4. More concurrencies

We also ran the concurrency tests for the advanced task clients.


An hour on average for the computationally intensive tasks on the NodeJS worker! Just incredible.

Of all the options available, the Java Class approach continues to scale well.


The Java Class approach crushes base. Possibly because it is “native” to the Camunda engine, being compiled together with Camunda and directly called in the Camunda Engine.

This can mean a tight coupling between service implementations and Camunda itself, but the performance gains are significantly better.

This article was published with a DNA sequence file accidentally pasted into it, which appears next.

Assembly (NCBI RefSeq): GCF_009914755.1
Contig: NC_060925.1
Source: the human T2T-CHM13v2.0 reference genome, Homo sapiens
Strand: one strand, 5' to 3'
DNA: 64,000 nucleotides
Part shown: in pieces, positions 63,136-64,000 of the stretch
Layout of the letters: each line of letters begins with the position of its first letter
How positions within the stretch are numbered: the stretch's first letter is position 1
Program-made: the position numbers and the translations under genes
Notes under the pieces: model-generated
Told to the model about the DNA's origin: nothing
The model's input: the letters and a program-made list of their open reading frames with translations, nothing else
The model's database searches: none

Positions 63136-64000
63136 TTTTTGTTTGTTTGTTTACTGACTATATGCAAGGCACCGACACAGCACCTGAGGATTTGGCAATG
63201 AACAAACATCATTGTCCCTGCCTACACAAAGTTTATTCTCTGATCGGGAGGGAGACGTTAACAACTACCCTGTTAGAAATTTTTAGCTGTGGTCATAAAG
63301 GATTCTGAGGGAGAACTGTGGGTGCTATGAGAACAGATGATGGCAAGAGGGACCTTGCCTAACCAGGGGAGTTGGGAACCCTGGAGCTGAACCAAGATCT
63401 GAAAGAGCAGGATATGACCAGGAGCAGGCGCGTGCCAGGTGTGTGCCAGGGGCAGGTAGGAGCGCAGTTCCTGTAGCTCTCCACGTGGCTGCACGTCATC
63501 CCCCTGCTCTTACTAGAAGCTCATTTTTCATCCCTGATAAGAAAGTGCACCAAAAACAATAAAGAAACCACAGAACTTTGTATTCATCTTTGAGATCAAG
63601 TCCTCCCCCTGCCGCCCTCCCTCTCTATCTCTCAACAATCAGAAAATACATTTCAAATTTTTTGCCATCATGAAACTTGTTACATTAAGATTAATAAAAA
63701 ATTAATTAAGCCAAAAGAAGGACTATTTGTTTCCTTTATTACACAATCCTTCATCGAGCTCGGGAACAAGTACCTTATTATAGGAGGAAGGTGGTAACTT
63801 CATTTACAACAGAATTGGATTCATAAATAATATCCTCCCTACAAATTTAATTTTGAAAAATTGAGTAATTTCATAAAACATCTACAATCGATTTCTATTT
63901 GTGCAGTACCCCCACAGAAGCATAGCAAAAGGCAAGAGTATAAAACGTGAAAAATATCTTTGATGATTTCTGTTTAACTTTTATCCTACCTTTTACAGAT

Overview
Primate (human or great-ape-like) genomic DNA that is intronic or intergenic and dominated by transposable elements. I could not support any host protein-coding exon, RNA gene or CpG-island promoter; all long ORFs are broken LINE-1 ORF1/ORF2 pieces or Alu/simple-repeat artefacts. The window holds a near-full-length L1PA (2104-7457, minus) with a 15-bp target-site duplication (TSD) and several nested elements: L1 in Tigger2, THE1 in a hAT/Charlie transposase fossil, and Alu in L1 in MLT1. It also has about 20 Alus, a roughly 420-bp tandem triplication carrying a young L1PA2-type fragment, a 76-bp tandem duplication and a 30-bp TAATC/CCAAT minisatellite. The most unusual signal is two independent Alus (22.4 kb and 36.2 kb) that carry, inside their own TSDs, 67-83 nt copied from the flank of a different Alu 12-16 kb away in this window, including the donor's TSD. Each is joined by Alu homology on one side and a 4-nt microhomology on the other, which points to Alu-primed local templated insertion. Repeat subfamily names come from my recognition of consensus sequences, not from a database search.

However, if Java is not in frequent use within the organisation, and there is a compelling need to control technical diversity, it is still possible to utilise task clients. This can be the case if

  1. Longer latencies are acceptable. After all, different scenarios have different SLAs, and speed is not always the most important factor.
  2. There is the possibility of utilising multiple task clients to ease bottlenecks, in the event of performance hits.

If these are acceptable conditions, task clients can make the application more scalable, because processing is offloaded from the main Camunda Engine. It also serves the benefit of making the architecture more modular, which can be a big win for complexity management.

Any other tradeoff considerations that could be worth looking at? Drop me a note in the comments below!